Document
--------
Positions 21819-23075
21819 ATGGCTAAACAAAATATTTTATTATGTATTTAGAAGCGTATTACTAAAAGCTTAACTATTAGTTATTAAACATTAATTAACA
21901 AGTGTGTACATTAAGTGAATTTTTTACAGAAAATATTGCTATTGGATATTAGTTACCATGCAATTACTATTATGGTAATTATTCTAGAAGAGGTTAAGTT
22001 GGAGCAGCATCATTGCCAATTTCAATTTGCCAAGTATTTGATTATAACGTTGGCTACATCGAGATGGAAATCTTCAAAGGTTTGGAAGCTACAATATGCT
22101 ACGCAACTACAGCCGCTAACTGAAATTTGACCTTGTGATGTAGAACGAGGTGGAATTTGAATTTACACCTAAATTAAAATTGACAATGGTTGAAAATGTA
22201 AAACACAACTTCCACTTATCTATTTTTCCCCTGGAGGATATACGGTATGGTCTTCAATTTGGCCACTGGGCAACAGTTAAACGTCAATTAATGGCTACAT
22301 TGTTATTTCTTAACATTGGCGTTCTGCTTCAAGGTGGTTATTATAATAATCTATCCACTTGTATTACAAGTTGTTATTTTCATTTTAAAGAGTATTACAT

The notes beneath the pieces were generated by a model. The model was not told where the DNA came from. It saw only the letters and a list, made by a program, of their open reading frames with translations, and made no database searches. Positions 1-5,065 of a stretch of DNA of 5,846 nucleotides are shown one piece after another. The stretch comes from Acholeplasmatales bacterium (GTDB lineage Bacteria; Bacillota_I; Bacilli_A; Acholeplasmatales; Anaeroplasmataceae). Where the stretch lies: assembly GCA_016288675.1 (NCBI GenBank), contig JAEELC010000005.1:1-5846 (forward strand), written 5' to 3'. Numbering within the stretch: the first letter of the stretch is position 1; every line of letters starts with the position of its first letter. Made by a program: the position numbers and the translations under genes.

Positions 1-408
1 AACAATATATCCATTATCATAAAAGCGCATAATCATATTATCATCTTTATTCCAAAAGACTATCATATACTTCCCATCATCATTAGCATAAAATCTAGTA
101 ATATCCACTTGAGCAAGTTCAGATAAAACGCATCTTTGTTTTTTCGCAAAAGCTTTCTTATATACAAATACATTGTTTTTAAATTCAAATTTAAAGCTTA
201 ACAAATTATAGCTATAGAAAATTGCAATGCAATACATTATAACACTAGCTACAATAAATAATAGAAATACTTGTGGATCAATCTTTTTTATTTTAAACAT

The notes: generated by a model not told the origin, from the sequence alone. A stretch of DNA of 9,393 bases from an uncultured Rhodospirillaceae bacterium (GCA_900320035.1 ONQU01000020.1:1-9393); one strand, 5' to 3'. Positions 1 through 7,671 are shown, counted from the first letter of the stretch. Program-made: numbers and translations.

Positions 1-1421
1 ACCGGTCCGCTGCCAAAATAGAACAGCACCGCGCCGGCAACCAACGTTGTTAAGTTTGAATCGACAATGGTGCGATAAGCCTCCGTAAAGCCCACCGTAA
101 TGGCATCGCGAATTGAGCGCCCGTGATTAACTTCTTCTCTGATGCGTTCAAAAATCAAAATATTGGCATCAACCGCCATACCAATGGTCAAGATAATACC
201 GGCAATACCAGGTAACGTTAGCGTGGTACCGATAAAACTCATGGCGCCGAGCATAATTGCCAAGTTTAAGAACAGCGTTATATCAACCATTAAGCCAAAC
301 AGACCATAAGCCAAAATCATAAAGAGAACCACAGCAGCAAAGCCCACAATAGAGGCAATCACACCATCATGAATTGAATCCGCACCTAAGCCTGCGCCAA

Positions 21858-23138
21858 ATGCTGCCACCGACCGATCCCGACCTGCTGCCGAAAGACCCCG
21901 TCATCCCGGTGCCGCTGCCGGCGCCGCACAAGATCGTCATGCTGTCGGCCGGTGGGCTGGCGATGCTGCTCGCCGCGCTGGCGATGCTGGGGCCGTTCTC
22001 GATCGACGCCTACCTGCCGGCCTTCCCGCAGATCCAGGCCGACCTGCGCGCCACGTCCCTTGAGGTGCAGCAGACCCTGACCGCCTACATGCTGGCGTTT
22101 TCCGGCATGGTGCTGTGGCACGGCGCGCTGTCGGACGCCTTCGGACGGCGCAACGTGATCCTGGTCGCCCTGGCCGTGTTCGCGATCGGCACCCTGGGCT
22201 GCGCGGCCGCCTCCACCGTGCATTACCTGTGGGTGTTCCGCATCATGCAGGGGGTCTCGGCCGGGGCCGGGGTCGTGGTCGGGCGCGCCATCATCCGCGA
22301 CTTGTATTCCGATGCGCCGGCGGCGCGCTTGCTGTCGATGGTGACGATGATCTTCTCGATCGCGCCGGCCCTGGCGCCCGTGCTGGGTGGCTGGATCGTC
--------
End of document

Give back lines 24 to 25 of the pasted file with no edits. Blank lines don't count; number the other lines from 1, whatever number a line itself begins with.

22201 GCGCGGCCGCCTCCACCGTGCATTACCTGTGGGTGTTCCGCATCATGCAGGGGGTCTCGGCCGGGGCCGGGGTCGTGGTCGGGCGCGCCATCATCCGCGA
22301 CTTGTATTCCGATGCGCCGGCGGCGCGCTTGCTGTCGATGGTGACGATGATCTTCTCGATCGCGCCGGCCCTGGCGCCCGTGCTGGGTGGCTGGATCGTC